36 Secrets About The West Wing–Including What's Next


Democratic Candidate Pop Culture Survey, West WingNBC

For years now, Aaron Sorkin and the cast of his 26-time Emmy-winning, impeccably written, politically minded creation have been inundated with the same question: What’s next? 

As in, would we ever again get to peek inside the most aspirational of White Houses, into a place that gave people hope a world of politics could exist that coupled the requisite dirty dealings and one-upmanship with bipartisan cooperation and the ever-present desire to actually do good. 

“It’s nice to think about,” Allison Janney told Jimmy Kimmel in January of slipping back into C.J. Cregg’s suits for another term in The West Wing cabinet. “I think everybody wants to think about it now because, you know, it was a Camelot administration on The West Wing. It was the way you hope that people in government [would be].”

It was rousing, motivational; it showcased the best of people; it taught us that a small group of thoughtful committed citizens can change the world. And for many—against the backdrop of the current divisive climate—revisiting all seven seasons on Netflix feels as heartwarming as the first time we saw President Bartlet (Martin Sheen) give Charlie (Dulé Hill) his family’s knife set. So, really, Aaron, can a fan get a reboot up in here?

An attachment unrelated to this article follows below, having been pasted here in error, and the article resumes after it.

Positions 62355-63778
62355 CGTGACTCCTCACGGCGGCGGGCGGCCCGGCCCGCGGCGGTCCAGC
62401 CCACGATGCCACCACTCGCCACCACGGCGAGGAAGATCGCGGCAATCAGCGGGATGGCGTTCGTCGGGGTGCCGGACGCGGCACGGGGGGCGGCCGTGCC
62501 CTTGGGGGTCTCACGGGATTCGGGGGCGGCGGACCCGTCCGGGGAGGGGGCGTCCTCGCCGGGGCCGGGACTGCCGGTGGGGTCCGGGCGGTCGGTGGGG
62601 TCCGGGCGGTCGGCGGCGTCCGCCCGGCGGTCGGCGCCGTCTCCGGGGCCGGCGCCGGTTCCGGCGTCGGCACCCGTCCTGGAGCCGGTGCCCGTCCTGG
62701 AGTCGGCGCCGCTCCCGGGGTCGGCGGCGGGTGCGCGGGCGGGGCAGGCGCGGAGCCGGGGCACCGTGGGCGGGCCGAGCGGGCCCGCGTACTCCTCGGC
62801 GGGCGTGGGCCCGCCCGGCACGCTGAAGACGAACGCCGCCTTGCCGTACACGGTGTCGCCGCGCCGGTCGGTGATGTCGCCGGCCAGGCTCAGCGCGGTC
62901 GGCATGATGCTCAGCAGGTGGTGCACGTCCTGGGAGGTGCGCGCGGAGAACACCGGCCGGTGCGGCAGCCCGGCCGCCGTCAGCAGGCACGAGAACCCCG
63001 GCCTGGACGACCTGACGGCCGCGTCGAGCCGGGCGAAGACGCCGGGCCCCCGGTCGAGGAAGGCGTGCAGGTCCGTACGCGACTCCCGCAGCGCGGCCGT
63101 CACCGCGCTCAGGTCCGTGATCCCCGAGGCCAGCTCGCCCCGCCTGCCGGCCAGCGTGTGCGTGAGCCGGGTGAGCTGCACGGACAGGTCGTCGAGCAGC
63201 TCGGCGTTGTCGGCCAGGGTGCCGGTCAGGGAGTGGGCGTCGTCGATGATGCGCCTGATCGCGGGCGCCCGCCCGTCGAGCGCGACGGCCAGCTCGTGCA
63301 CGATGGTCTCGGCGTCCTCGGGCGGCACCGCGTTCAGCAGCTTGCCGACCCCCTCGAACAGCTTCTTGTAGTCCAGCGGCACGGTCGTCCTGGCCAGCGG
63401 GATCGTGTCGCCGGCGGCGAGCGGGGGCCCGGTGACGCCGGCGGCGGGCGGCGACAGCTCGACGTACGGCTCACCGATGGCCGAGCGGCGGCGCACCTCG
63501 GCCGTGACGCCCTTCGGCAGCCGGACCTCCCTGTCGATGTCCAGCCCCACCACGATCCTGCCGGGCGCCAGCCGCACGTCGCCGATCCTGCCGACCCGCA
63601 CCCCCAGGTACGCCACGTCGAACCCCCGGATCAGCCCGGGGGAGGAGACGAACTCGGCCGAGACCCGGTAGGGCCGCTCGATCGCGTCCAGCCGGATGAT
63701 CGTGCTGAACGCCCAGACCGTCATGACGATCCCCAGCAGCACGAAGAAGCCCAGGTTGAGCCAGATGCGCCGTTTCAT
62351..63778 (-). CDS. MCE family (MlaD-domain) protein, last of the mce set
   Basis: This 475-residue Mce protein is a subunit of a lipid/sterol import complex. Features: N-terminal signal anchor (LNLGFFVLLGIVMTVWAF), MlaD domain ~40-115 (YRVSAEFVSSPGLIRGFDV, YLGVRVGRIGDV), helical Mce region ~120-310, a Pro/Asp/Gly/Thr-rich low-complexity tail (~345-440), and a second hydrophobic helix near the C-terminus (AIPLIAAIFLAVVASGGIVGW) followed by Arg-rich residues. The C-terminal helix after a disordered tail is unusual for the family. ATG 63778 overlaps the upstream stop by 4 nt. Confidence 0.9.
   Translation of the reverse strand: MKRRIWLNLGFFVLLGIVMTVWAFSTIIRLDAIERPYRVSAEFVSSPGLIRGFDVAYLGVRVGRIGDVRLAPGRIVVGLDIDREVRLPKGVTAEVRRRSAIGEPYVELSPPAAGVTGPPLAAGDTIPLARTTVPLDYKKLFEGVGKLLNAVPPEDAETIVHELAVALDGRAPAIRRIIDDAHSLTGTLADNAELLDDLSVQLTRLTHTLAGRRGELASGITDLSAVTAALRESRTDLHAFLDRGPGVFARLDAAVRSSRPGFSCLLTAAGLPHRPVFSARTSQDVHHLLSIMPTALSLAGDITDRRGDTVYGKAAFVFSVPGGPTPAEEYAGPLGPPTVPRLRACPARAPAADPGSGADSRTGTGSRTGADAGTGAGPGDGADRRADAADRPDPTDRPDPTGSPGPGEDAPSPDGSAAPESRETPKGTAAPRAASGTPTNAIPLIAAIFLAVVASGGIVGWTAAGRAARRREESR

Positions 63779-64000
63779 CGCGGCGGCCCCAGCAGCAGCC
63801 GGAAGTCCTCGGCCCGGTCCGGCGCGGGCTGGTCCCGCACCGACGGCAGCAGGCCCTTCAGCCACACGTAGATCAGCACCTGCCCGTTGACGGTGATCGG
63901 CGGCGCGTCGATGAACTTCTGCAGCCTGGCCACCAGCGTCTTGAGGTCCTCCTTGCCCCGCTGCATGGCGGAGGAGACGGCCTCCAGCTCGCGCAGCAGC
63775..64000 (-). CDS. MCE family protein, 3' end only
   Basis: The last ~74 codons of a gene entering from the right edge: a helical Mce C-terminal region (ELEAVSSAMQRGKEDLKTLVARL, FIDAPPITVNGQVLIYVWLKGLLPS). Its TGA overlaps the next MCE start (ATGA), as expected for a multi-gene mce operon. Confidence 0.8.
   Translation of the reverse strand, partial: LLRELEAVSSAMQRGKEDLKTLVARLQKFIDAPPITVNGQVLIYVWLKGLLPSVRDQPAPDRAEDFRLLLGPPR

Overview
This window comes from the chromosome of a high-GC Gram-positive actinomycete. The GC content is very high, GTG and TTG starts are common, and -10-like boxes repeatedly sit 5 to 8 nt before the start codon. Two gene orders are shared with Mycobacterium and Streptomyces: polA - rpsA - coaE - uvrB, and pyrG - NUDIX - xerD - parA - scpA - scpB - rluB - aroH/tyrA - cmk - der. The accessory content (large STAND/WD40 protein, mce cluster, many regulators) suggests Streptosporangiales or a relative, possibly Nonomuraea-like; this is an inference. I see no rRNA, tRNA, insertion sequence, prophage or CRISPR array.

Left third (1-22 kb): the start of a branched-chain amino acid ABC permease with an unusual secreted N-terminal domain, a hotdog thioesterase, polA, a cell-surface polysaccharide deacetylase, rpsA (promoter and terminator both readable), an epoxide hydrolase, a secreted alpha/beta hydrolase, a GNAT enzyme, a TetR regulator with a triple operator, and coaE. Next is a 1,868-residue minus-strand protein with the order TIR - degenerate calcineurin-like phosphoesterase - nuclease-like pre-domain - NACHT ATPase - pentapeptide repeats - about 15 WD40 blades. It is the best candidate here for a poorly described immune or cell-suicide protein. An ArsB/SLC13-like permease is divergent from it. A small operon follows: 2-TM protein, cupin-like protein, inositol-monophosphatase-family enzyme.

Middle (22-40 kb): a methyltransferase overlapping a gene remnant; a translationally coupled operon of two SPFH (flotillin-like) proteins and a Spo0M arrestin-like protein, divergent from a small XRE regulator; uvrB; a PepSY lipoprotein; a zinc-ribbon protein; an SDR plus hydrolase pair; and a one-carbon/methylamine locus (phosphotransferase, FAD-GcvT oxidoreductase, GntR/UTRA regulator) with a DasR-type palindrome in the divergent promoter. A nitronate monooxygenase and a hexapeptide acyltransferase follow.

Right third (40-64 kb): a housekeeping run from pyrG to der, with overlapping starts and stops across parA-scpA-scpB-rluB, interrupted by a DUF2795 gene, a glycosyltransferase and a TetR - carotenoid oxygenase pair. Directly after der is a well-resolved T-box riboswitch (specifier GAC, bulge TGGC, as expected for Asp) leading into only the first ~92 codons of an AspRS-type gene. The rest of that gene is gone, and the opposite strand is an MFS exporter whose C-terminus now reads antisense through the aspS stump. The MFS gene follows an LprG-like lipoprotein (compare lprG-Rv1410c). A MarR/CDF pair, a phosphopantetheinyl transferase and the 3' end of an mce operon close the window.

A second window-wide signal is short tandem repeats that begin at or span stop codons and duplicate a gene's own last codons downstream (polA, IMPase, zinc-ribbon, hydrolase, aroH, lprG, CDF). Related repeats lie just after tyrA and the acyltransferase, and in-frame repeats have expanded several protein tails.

Finally, in late August, he answered our pleas

The West Wing is returning…for one night only Oct. 15, with Sheen, Janney, Hill, Rob LoweBradley Whitford and Janel Moloney reprising their roles for A West Wing Special to Benefit When We All Vote, a staged version of season three’s “Hartsfield Landing” episode. The HBO Max project was created to support Michelle Obama‘s nonpartisan get out the vote initiative.  

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